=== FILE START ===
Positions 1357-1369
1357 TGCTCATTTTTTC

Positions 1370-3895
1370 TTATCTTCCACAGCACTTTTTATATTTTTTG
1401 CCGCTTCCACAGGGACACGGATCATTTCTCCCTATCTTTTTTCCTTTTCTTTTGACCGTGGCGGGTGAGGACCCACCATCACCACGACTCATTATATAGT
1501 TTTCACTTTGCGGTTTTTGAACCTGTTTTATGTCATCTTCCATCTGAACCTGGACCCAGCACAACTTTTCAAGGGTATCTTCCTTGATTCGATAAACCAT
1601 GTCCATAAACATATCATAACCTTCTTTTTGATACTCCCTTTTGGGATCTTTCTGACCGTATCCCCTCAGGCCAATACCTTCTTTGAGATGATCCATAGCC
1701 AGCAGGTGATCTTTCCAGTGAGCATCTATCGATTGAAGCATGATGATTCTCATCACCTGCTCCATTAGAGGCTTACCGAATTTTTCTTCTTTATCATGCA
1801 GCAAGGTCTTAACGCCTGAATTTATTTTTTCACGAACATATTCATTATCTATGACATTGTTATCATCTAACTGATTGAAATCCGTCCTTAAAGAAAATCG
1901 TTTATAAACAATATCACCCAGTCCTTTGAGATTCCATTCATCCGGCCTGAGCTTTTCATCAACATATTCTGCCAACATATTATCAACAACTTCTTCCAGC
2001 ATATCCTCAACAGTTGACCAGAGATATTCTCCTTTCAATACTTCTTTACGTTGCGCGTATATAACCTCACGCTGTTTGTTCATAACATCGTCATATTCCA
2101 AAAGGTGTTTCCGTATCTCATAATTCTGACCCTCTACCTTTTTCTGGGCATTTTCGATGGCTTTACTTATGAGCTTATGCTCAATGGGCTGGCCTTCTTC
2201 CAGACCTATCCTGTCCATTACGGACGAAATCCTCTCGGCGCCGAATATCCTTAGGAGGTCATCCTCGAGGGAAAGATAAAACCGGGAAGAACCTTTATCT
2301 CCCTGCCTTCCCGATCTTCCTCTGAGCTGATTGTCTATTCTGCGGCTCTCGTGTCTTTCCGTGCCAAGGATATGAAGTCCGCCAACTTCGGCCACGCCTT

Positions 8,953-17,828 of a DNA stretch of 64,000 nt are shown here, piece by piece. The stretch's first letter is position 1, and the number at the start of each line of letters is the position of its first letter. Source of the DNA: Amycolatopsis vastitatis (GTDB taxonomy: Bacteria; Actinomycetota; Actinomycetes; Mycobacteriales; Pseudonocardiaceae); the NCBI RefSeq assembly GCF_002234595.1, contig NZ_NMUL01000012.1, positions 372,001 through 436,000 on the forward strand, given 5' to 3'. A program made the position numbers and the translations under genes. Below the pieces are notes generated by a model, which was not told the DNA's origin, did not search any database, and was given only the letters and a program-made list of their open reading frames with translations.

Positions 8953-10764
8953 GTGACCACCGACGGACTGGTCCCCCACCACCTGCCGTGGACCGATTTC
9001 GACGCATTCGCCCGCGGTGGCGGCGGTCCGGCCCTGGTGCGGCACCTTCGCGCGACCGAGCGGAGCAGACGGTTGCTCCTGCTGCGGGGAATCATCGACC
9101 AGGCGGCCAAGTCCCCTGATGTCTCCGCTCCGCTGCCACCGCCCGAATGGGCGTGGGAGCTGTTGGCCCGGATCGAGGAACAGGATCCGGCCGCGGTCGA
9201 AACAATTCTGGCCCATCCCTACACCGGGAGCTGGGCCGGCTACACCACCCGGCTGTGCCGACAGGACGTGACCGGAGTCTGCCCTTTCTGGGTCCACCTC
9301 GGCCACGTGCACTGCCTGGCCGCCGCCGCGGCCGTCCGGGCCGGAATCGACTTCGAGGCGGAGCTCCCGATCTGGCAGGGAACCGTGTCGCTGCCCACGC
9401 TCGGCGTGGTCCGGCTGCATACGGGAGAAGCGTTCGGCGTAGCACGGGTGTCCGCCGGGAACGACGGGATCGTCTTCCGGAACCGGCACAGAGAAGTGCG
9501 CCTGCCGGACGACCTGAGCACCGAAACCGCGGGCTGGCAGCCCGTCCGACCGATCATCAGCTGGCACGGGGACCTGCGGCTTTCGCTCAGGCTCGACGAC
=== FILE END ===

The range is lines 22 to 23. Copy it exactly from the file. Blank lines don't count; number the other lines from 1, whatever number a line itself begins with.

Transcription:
9401 TCGGCGTGGTCCGGCTGCATACGGGAGAAGCGTTCGGCGTAGCACGGGTGTCCGCCGGGAACGACGGGATCGTCTTCCGGAACCGGCACAGAGAAGTGCG
9501 CCTGCCGGACGACCTGAGCACCGAAACCGCGGGCTGGCAGCCCGTCCGACCGATCATCAGCTGGCACGGGGACCTGCGGCTTTCGCTCAGGCTCGACGAC